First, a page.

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Abandoned by the US, Syrian Kurdish leaders look to Russia and Assad



BEIRUT (Reuters) – The US decision to leave Syria is alarmed. Kurdish leaders, who rule much of the north, urge Russia and its allies, Damascus, to send forces to protect the border against a Turkish offensive.

FILE PHOTO: Fighters of the Syrian Democratic Forces (SDF) go on the rubble of damaged shops and buildings in the city of Manbij in Aleppo (Syria), August 10, 2016. REUTERS / Rodi Said / File Photo

their demand the The return of Syrian government troops to the border, which Kurdish fighters have been holding for years, points to the depth of their crisis after US President Donald Trump made the abrupt decision to withdraw the armed forces.

While little has changed on the ground – the US forces are still in action and Trump says the retreat will be slow – Kurdish officials are seeking a strategy to secure their region before the US leaves Turkey protect.

Talks with Damascus and Moscow seem to be the focus of the Kurdish leadership. Their worst fear is the repetition of a Turkish attack that drove Kurdish residents and the YPG militia out of the city of Afrin in the northwest earlier this year.

They are also trying to convince other Western countries to fill the vacuum as Washington withdraws some 2,000 troops whose presence in northern and eastern Syria has so far deterred Turkey.

The area affected covers a quarter of Syria, most of it east of the Euphrates River, controlled by the Syrian Democratic Forces (SDF), a group of rooftops dominated by the Kurdish YPG. The area borders Iraq to the east and includes three major cities – Qamishli, Hasaka and Raqqa.

(Syria's Control Areas: tmsnrt.rs/2RgCxxb)

The SDF was Washington's Syrian partner in the fight against the Islamic State, but Turkey views the YPG fighters as their backbone as a threat and vowed to destroy it you.

Northern Syria officials who traveled to Moscow last week will soon embark on another voyage and hope that Russia urges Damascus to "fulfill its sovereign duty," Kurdish politician Aldar Xelil told Reuters.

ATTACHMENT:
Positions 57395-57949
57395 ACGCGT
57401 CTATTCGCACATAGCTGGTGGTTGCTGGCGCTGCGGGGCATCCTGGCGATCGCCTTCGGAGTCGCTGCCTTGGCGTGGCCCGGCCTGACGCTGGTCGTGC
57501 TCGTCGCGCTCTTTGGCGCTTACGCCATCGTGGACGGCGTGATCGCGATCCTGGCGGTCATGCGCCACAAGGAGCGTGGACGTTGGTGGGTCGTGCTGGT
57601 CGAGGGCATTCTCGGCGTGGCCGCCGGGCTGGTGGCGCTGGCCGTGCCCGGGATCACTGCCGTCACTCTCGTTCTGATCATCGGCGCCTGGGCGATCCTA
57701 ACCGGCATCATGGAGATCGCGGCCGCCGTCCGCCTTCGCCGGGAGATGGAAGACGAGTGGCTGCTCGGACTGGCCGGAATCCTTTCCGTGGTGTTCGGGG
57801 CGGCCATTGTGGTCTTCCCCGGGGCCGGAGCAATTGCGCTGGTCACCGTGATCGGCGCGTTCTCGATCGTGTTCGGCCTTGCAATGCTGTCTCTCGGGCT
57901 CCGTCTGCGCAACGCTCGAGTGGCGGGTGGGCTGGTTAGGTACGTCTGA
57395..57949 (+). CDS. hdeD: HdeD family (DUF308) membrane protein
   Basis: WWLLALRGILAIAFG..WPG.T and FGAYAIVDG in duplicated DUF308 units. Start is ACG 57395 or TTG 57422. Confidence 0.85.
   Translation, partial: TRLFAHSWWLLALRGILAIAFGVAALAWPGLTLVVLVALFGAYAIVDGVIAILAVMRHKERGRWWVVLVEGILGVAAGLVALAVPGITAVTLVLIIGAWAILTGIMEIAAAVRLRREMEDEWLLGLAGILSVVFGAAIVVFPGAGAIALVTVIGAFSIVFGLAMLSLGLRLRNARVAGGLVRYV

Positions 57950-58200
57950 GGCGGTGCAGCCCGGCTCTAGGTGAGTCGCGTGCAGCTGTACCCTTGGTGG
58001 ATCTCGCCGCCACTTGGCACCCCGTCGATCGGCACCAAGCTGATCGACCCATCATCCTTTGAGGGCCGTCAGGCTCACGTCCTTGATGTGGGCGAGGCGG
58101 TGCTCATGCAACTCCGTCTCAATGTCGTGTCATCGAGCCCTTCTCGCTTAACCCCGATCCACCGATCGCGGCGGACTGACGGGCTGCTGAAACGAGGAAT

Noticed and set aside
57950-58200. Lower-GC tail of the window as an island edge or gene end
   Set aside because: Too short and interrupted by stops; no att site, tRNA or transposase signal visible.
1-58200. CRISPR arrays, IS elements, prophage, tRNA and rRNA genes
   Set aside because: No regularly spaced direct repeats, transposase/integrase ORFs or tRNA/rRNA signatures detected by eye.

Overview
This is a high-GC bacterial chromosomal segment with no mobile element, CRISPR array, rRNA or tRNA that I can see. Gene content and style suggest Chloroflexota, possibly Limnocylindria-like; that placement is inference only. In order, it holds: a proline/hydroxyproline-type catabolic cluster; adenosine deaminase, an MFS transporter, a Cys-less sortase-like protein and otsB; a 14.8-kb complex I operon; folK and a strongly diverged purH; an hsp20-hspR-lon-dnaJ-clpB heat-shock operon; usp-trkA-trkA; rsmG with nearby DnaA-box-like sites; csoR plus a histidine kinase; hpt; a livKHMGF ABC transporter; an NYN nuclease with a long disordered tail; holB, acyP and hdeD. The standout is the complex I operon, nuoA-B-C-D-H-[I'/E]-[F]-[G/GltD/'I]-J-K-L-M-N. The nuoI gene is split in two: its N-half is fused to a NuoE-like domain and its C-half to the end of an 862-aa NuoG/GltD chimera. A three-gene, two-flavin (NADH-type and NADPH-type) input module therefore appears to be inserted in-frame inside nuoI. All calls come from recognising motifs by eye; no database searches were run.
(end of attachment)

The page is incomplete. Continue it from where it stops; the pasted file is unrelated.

"Our contacts with Russia and the regime should seek clear mechanisms to protect the northern border," said Xelil, architect of autonomy plans in northern Syria. "We want Russia to play an important role in achieving stability."

ISLAMIC STATE THREAT

President Bashar al-Assad, who is already leading the largest part of Syria with the help of Iranian and Russian allies, has agreed to recover the SDF territory. The rich in oil, water and farmland region is considered important for the reconstruction of Syria.

Although the autonomy they seek is in conflict with Damascus, the Kurdish forces largely avoided direct conflict with the government during the war, sometimes even against common enemies. They had political talks this summer that went nowhere.

However, with Trump significantly weakening their bargaining position, the Kurdish authorities may be fighting against the clock to end a deal as Turkey threatens to launch their offensive east of the Euphrates.

Turkey regards the YPG as an extension of the banned Kurdish PKK movement that has experienced a 34-year uprising in southeastern Turkey. Ankara has called on Syrian rebel representatives to fight the YPG in the north.

Fearing that the US announcement could open Turkey's attack, the SDF warned of the threat still posed by the Islamic State. It has warned European countries that jihadists from foreign Islamic states could flee their prisons and return to home attacks.

"To fight off a Turkish attack, we are discussing various options … We have contacted Russia, France and the countries of the European Union to help," said Badran Jia Kurd, a Kurdish official who resigned last week Moscow had gone talks with representatives of the Russian Foreign Ministry.

"It is the responsibility of the Syrian government to protect the borders of this region, and this is under discussion," he told Reuters.

POLITICAL RECRUITMENT

In the last attack on Afrin in Turkey earlier this year, the SDF felt abandoned by Russia, believing that it had given assurances that Turkey would not attack the region.

The Syrian rebels, supported by Turkey, say they mobilized to launch the next offensive, whose first target is the city of Manbij, which borders the area they control.

FILE FILE: An elderly man sits near the Syrian-Turkish border in the city of Ras al-Ayn in Syria on December 20, 2018. REUTERS / Rodi Said / File Photo

US. Armed forces are still patrolling near Manbij, and nothing has changed to this day, said Sharfan Darwish, spokesman for the SDF-affiliated Manbij Military Council, which occupies the city. But in agreement with the Council, the government and Russia sent forces near the city on Tuesday, he said.

The Syrian Kurdish politician Ilham Ahmed, who held talks with Damascus earlier this year, said his contacts with the state never stopped.

"We are now in the process of starting a new initiative," she told a tribal meeting in Raqqa on Wednesday. "We will use all means to pressure this regime to reach a political agreement to uphold the dignity of Syrian citizens."

Additional coverage by Rodi Said in Syria and Tom Perry in Beirut; Editing by Tom Perry

Our Standards: The Thomson Reuters Trust Principles.

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